Real Estate Contract Conditions You Should Have

When you formally make an offer on a home you want to buy, you'll fill out a lot of paperwork specifying the terms of your offer. Aside from the obvious things like the address and purchase price of the property on which you're making an offer, here are some items you should be sure to include in your real estate purchase contract. Even though these forms are common and standardized and a good real estate agent would not let you leave anything important out of your contract, it is still a good idea to educate yourself about the key components of a real estate purchase agreement.

Finance Terms
If you are like most people and you won't be able to buy the home without obtaining a mortgage, your purchase offer should state that your offer is contingent upon obtaining financing at a specified interest rate.

Seller Assist
If you want the seller to pay part or all of your closing costs, you must ask for it in your offer. The offer should state the amount of closing costs you are requesting as a dollar amount (e.g., $6,000) or as a percentage of the home's purchase price (e.g., 3%).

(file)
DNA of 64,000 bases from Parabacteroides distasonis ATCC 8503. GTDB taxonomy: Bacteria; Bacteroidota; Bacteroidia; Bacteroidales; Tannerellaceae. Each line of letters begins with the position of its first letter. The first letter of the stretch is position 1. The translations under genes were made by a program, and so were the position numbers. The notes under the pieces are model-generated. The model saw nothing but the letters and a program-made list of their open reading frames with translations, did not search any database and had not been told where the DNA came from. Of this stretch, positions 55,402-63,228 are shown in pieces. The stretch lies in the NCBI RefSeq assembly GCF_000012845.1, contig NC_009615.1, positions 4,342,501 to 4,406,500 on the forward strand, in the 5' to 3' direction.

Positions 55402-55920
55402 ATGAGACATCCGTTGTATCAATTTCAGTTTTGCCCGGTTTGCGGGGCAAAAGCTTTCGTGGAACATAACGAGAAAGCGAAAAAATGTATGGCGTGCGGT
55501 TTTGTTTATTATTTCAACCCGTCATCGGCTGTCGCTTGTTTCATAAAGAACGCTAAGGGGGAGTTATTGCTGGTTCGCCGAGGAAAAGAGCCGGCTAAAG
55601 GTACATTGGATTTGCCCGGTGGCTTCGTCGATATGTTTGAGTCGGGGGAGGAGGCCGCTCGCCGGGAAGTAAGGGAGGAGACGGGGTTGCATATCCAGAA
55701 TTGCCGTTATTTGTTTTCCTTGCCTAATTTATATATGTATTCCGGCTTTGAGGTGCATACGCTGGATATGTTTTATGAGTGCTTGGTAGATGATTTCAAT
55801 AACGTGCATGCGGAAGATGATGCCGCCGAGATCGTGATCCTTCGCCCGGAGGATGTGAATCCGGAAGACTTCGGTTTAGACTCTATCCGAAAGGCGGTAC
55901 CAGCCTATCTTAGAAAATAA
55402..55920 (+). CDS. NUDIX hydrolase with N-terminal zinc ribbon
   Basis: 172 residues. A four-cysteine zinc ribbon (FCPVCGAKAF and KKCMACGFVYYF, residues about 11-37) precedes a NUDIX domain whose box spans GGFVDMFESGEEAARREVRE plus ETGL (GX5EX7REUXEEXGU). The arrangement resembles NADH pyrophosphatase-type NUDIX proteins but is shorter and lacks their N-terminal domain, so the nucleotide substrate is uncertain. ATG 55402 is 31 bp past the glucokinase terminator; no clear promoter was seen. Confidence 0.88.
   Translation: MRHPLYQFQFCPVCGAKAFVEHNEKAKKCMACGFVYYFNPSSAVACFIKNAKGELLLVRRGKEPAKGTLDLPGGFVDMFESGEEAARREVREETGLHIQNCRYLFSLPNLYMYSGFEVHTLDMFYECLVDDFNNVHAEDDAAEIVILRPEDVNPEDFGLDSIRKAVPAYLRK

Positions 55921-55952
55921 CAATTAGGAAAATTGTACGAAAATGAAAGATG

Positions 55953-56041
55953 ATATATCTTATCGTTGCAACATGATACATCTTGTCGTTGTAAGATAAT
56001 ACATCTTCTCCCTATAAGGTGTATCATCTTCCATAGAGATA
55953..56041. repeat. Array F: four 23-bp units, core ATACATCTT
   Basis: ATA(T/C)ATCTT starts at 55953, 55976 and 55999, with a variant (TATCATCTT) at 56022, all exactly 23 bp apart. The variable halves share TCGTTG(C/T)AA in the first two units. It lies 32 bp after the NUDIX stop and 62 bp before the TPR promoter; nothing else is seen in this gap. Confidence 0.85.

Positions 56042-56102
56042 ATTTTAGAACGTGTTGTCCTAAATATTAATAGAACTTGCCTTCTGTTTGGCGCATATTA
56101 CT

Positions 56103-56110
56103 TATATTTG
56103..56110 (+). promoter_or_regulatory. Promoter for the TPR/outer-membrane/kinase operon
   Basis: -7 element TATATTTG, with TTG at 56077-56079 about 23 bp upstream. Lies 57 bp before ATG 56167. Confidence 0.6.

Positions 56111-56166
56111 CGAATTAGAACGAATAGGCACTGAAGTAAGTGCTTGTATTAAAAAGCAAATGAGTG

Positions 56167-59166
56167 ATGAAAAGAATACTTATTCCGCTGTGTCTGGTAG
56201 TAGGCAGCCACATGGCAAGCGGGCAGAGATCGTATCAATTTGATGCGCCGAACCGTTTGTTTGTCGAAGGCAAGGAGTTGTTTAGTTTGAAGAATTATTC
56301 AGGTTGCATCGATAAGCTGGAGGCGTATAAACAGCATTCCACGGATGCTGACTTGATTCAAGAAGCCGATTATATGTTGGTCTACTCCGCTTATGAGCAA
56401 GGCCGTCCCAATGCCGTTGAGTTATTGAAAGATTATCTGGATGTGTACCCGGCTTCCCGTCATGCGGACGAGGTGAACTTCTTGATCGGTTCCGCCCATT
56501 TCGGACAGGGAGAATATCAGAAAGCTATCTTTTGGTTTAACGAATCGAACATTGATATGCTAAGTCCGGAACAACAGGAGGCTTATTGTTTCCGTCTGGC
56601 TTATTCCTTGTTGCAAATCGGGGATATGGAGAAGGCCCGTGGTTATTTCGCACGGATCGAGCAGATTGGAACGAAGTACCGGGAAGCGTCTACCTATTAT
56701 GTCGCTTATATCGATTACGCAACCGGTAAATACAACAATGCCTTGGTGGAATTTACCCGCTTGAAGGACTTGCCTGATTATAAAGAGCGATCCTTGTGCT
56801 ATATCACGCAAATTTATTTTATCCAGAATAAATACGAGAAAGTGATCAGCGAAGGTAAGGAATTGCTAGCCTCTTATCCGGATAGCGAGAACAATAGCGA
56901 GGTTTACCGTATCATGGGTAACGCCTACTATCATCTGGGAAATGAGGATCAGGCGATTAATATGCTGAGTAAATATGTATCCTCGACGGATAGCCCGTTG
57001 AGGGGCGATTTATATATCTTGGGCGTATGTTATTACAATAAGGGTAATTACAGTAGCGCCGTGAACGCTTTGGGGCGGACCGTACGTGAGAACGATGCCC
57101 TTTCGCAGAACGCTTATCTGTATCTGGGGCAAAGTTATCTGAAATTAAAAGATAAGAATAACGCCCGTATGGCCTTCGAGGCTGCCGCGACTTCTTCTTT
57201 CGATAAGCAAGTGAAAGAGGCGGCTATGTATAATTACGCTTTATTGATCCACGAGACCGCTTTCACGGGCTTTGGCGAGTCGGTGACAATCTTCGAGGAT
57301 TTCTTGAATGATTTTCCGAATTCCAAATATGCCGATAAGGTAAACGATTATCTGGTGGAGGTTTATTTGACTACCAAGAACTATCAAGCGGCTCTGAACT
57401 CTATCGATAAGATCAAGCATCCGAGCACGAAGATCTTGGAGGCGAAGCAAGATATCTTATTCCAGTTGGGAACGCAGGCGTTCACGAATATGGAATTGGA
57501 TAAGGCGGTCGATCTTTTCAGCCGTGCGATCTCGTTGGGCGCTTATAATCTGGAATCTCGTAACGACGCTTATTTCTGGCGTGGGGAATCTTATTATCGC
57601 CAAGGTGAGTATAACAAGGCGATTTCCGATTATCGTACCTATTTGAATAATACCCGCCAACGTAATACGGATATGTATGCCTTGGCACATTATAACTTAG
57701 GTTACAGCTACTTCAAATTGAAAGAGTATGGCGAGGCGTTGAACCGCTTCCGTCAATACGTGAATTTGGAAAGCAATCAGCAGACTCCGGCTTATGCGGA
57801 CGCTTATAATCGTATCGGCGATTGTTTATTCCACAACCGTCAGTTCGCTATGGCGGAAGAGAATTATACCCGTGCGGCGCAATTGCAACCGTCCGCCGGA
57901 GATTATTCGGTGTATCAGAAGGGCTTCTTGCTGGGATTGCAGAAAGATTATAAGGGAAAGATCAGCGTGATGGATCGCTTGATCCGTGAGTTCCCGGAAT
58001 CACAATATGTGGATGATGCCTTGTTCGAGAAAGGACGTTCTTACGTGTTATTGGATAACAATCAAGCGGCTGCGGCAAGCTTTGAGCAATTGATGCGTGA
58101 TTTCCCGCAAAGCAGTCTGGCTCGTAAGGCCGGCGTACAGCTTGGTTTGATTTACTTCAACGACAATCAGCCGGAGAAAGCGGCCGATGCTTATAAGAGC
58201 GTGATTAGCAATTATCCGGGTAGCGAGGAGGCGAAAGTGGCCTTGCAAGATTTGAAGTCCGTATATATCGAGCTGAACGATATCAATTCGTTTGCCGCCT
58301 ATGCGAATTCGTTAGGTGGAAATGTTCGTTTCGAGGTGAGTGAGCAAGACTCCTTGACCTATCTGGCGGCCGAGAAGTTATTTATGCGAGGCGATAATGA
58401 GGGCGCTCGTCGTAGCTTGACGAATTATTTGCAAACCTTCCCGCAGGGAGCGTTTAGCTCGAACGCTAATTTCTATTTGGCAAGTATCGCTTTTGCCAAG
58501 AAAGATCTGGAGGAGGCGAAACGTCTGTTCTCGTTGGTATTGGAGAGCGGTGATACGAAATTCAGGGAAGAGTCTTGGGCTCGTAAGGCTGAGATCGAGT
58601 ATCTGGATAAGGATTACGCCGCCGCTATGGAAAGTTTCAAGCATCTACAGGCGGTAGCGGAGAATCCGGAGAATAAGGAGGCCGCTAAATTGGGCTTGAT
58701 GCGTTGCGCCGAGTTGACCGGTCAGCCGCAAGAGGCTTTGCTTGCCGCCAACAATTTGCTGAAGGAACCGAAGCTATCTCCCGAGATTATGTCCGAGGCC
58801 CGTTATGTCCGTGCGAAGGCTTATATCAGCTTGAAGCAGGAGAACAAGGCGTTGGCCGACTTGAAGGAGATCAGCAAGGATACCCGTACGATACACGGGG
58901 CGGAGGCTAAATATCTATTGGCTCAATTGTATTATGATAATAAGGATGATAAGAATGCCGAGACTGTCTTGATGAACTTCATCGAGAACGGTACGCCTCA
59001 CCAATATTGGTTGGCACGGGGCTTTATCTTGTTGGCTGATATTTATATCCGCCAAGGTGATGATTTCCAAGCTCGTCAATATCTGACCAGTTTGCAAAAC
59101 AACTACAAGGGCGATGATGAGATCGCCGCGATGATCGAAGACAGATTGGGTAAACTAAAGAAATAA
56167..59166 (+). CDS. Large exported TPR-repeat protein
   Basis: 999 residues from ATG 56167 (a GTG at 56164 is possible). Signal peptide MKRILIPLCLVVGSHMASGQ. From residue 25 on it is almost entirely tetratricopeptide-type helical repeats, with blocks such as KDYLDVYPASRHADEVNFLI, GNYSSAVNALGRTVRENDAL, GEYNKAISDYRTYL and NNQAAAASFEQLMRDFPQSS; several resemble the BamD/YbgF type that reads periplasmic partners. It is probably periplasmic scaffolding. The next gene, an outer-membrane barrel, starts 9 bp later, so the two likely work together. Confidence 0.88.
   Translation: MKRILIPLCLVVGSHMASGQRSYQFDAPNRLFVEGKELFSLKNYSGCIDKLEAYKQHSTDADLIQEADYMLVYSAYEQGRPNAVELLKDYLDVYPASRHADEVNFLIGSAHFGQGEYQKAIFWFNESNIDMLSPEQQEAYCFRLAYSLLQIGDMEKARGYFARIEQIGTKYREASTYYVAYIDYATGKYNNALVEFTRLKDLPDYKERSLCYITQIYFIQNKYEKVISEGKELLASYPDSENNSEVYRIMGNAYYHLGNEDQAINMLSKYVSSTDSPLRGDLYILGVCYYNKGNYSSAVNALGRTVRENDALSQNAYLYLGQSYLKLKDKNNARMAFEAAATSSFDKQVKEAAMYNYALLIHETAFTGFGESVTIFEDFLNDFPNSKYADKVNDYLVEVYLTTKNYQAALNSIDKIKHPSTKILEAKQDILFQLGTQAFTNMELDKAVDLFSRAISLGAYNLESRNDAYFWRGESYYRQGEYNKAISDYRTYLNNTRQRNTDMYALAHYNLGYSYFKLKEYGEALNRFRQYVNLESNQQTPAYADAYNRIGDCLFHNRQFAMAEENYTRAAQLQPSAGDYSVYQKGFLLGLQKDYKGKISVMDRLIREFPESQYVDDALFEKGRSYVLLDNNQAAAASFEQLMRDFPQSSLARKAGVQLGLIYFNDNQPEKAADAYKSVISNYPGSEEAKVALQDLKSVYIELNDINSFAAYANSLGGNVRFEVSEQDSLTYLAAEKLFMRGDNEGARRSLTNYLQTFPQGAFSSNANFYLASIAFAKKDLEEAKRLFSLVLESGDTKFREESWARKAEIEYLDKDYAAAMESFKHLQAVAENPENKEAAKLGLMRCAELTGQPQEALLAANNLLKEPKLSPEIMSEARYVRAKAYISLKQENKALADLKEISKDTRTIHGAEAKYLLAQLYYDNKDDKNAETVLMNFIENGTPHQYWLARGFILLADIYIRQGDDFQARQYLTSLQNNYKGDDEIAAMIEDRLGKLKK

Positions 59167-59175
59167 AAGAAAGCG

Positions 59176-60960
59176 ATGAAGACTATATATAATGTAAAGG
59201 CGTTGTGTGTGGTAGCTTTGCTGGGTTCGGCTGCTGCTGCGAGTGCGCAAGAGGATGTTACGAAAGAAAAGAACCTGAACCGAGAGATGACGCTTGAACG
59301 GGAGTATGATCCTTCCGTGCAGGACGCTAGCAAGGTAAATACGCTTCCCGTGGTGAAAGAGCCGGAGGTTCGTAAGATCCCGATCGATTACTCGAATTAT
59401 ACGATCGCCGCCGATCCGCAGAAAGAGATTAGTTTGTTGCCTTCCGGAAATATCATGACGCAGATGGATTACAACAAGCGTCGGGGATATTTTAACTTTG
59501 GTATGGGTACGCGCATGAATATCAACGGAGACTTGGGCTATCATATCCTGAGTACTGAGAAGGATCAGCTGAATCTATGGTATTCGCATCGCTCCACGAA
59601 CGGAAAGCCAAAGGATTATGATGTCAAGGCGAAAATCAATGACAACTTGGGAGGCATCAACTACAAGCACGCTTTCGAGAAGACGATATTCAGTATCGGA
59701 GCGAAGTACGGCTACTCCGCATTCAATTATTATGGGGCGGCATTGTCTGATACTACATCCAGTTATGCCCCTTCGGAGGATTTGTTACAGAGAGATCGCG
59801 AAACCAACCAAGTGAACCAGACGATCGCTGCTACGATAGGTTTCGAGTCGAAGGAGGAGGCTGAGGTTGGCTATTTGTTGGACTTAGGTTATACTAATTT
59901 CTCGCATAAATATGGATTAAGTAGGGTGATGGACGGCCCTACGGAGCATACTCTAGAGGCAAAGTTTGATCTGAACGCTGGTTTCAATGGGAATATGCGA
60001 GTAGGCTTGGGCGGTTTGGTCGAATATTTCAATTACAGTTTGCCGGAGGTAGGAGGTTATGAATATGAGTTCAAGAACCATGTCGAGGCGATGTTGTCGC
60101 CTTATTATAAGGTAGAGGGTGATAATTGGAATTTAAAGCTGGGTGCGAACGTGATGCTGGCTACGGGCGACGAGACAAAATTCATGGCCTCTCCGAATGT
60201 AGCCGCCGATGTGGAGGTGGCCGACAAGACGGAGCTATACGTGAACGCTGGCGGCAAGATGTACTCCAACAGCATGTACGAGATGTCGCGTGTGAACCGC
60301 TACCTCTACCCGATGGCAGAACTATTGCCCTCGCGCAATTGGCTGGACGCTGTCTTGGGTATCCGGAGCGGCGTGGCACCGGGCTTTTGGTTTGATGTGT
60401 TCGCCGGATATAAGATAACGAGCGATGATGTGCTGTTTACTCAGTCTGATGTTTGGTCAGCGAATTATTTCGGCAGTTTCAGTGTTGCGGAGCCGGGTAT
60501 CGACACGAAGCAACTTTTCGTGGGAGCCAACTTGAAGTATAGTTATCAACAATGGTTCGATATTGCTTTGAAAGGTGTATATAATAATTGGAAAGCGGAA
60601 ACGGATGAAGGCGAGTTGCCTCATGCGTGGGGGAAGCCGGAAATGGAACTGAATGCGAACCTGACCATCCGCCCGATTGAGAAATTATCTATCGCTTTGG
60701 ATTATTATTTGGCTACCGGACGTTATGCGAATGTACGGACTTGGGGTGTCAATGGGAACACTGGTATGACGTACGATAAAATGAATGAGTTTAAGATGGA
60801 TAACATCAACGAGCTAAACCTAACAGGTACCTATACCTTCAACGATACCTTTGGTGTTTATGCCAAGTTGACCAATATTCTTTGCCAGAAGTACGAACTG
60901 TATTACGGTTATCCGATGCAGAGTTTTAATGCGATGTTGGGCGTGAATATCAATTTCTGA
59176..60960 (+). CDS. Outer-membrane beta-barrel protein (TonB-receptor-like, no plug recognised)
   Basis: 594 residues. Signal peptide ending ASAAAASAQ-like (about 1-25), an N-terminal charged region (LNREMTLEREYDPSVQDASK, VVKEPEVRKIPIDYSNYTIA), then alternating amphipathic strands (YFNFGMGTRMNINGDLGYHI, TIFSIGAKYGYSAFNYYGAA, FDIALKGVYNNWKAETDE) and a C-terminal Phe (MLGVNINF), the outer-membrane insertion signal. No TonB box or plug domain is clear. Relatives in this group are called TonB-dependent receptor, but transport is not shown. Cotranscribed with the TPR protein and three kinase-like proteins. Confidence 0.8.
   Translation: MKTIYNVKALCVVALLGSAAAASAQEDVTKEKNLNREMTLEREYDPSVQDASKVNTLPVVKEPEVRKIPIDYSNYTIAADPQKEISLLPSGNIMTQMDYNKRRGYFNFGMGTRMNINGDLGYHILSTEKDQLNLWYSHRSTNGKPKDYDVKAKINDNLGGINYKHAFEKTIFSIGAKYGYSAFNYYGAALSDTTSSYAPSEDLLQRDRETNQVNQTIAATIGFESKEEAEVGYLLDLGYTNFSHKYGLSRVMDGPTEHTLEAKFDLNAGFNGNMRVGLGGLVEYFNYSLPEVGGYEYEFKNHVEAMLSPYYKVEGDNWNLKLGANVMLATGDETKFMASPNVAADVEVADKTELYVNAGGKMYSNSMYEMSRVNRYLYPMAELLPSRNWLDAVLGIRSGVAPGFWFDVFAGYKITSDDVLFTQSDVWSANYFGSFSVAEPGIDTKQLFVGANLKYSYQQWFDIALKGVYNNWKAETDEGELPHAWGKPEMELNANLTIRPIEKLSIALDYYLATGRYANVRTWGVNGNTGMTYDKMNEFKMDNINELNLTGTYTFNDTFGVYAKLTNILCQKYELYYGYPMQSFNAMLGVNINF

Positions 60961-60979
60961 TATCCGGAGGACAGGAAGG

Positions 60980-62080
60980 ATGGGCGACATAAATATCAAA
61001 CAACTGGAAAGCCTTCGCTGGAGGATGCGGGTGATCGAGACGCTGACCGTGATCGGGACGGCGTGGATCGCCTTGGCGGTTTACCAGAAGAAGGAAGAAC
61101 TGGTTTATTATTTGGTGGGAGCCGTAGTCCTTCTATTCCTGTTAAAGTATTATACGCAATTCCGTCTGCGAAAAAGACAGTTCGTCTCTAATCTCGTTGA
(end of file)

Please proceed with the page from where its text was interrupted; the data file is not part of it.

Who Pays Specific Closing Costs
The agreement should specify whether the buyer or seller will pay for each of the common fees associated with the home purchase, such as escrow fees, title search fees, title insurance, notary fees, recording fees, transfer tax and so on. Your real estate agent can advise you as to whether it is the buyer or seller who customarily pays each of these fees in your area.

Home Inspection
Unless you are buying a tear-down, you should include a home inspection contingency in your offer. This clause allows you to walk away from the deal if a home inspection reveals significant and/or expensive-to-repair flaws in the structure's condition. For example, if the home inspection reveals that the home needs a new roof at a cost of $15,000, the home inspection contingency would give you the option to walk away from the deal.

Fixtures and Appliances
If you want the refrigerator, dishwasher, stove, oven, washing machine or any other fixtures and appliances, do not rely on a verbal agreement with the seller and do not assume anything. Specify in the contract any fixtures and appliances that are to be included in the purchase.

Closing Date
How much time do you need to complete the purchase transaction? Common time frames are 30 days, 45 days and 60 days. Issues that can affect this time frame might include the seller's need to find a new home, the remaining term on your lease if you are currently renting, the amount of time you have to relocate if you are moving from a job, and so on. Occasionally, the buyer or seller might want a closing as short as two weeks, but it's difficult to remove all the contingencies and obtain all the necessary paperwork and funding in such a short time period.

Sale of Existing Home